A couple of weeks ago,  the Second Circuit (Judge Chin) informed me that it felt differently.

Generally of course it is good practice not to start up with the Circuit Court of Appeals.  (At least not unless it’s really far away from you.)  But when a reporter asked me for a comment, I did write one up, so why shouldn’t I use it here too?  It’s like this:

We are disappointed in the outcome because it did not seem that the Circuit every really considered the overall situation the defendant was in when the default was entered as a whole, rather than analyzing the various issues atomically.  On each topic — such as the non-issuance of a stay given pending criminal charges, Mr. Birnbaum’s lack of counsel when the default was entered, the remarkably short period between the motion for default judgment and the granting of the motion, the failure of the court to give an explicit warning to an unrepresented party as to the consequences of default, its failure to even consider alternative sanctions, and the advice of criminal counsel to limit participation in the civil case — the Court of Appeals relied on well-established precedent awarding great deference to the District Court.

The opinion, however, did not seem to wrestle with the question of whether justice was done in the unprecedented situation on appeal, i.e., where all these factors were present at the same time.  Nor was the Circuit court, evidently, troubled by the suggestion from the facts that the criminal case was procured solely to provide the plaintiff, a major investment back, with a substantial advantage in litigation against a penurious and lawyerless party, and was abandoned when the default judgment was awarded.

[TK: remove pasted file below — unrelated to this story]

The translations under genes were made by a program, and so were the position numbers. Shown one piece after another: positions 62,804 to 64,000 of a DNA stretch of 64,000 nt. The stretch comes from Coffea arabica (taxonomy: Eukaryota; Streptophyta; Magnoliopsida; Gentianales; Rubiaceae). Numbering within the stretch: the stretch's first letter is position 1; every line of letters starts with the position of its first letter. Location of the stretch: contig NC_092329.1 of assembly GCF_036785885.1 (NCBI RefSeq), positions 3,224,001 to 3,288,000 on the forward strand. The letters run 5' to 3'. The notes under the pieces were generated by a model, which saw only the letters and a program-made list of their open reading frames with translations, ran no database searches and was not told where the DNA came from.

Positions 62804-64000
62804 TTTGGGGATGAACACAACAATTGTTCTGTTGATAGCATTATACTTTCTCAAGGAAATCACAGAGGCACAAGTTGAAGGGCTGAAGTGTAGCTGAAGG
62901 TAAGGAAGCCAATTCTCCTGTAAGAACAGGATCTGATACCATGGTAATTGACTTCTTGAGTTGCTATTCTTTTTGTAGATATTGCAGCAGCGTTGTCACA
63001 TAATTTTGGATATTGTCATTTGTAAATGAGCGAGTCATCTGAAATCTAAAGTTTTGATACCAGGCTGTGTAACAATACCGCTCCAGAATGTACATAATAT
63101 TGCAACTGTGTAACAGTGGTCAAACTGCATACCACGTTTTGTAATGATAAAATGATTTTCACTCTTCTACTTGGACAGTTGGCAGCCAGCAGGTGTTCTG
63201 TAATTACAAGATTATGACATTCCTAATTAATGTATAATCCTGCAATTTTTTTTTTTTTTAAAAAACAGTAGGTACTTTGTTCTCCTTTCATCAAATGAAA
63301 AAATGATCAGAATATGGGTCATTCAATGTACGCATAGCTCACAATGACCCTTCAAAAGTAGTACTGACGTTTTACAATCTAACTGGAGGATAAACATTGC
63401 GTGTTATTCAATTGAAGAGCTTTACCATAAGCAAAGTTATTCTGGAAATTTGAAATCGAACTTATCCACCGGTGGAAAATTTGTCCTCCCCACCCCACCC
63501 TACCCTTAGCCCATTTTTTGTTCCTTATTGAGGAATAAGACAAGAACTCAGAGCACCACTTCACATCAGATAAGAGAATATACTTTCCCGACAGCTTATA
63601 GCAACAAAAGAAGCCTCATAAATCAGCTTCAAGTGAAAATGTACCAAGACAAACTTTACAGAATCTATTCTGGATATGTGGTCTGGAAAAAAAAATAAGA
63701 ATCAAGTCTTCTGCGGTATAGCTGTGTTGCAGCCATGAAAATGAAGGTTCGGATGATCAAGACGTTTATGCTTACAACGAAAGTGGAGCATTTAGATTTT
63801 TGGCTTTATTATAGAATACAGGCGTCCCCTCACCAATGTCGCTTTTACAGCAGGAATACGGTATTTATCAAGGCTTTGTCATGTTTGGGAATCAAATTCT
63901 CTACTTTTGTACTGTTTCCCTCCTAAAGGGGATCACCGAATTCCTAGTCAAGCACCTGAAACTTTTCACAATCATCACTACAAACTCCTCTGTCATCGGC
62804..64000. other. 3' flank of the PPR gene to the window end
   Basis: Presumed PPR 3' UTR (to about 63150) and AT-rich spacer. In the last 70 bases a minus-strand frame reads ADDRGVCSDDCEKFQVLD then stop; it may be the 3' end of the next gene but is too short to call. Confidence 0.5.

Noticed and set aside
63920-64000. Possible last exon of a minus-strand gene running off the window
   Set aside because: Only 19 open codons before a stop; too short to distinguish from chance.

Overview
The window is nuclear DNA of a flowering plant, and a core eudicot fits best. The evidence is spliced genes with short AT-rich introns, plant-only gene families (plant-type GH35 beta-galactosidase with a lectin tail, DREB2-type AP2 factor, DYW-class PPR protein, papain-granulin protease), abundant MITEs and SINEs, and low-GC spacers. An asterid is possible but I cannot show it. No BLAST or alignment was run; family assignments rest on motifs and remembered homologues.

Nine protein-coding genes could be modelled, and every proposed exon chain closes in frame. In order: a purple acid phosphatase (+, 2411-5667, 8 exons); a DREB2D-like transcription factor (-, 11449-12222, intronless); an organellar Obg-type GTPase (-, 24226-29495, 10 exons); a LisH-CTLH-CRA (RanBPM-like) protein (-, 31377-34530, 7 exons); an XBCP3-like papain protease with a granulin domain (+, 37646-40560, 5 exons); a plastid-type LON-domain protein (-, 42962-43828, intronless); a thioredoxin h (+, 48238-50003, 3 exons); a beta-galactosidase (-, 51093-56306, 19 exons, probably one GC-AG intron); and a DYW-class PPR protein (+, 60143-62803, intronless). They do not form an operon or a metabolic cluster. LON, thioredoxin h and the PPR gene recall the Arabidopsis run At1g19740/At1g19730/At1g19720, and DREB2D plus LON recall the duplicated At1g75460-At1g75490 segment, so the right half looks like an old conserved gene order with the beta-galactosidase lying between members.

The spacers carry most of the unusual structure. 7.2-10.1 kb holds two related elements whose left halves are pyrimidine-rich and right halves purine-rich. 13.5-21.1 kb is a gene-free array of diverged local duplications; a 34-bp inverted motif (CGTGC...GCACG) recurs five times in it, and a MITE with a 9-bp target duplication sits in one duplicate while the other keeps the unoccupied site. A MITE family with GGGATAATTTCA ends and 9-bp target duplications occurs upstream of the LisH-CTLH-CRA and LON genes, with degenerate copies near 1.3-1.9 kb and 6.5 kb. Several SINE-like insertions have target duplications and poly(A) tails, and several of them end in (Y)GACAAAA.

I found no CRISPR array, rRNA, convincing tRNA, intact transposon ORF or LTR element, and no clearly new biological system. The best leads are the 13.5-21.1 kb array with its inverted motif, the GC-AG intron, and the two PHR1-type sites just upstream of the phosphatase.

We recognized when we took on the case that the record on appeal presented major challenges.   We had hoped, however, that the overall picture of unfairness and procedural irregularity would merit a decision to give the defendant, now freed of the threat to his liberty occasioned by the meritless criminal claims against him, a legitimate chance to defend himself substantively against the plaintiff’s outrageous claims.  Unfortunately, the Second Circuit did not provide that opportunity.

That’s all he wrote!  Well… not all.  Here are two other parts of the story, for what it’s worth:  The facts the Circuit didn’t (or wouldn’t) consider are largely found here.  And the “politics of the law” part, about the phenomenal amount of money spent by Guggenheim Capital on lawyers, probably over a million bucks by now, to achieve this glorious victory, is found here.  Both of these link to submissions in the public record.

I have a lot more I could say, but I’ve said in the papers. The Circuit ultimately was fine with how this went down. So who are we to say?

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Author:Ron Coleman